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Virginia Stem Owens
At night, when I get down on my knees beside my bed and lean my head on my folded hands in the posture of prayer I was taught as a child, there's always a moment's hesitation while I fumble for the first word to launch into the cosmos, a name that will find the infinite mystery I want my words to reach.
Doubtless my attention to the question of what to call God has been heightened by the violent clash between partisans from the world's three major monotheistic religions. Muslims call upon Allah, ideally, five times a day. The Qur'an lists the ninety-nine names of God, e. g., "He is Allah, the Creator, the Originator, the Fashioner, the Exalted in Might, the Wise." The name Allah itself is the Arabic transliteration of the Hebrew Eloah (cf. Elohim, one of God's names in the Hebrew scriptures) or Aramaic Elah, meaning "Mighty One" or "One Worthy of Praise." But the Qur'an also says that Allah has names that he keeps to himself, an option I find strangely appealing.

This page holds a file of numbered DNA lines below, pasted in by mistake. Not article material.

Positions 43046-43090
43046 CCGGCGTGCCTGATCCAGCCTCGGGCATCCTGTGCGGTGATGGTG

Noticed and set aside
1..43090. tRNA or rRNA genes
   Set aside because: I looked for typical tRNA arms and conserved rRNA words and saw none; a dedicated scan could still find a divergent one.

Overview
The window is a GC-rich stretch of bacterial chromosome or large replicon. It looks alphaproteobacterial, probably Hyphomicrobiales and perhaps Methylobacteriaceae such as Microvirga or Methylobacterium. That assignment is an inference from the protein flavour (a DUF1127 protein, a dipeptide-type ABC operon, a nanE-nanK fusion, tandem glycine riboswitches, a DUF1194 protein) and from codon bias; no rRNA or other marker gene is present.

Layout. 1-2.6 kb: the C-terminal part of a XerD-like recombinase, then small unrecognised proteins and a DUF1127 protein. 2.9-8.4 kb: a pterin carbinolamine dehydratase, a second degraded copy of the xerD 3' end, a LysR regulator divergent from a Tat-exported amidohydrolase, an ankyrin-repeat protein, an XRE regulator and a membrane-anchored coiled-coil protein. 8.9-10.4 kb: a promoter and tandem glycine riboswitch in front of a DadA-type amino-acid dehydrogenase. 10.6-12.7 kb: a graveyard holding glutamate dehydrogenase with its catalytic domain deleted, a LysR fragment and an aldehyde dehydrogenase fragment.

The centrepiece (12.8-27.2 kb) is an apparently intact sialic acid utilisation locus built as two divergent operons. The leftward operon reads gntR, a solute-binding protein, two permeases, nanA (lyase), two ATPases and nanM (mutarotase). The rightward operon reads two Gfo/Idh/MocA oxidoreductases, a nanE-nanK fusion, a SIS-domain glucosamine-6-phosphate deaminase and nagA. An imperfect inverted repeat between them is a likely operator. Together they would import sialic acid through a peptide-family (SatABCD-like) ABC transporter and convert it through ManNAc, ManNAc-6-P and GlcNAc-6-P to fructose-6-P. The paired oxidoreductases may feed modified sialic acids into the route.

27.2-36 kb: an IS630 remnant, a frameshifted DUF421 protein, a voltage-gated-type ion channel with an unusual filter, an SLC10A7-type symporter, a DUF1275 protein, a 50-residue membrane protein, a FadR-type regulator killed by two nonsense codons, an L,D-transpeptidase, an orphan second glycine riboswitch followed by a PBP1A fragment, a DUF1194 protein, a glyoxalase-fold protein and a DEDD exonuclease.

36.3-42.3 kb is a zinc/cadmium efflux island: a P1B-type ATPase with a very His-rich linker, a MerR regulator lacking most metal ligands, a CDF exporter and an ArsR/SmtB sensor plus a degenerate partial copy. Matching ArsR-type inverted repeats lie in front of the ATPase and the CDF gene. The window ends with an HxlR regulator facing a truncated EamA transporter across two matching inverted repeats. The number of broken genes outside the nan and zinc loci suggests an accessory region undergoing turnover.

Jewish prayers most often address God as "King of the Universe." Rabbi Yochanan, who salvaged the Torah when Jerusalem was destroyed in ad 70, instructed his fellow exiles, "Any blessing which does not include mention of [God's] sovereignty is not a blessing." During my nightly hesitation over what to call God, I often envy Jews that substantial prescription. On the other hand, while it seems appropriate for an acclamation, it lacks the kind of intimacy my Christian ears seek in prayer.
So what are my choices? Do I address myself to Father? If so, should it be preceded with Our or My? Should I say Lord, perhaps with a prefatory Dear, like the greeting of a letter? What about Jesus, Holy Spirit, or just plain God? If I say Father, is it because I am a child, seeking comfort and certain assurance? Do I say Lord because I feel strong enough to approach as an adult, yet humble enough to acknowledge servanthood? Can I, this night, transcend the barriers of time to experience the personal presence of the resurrected ...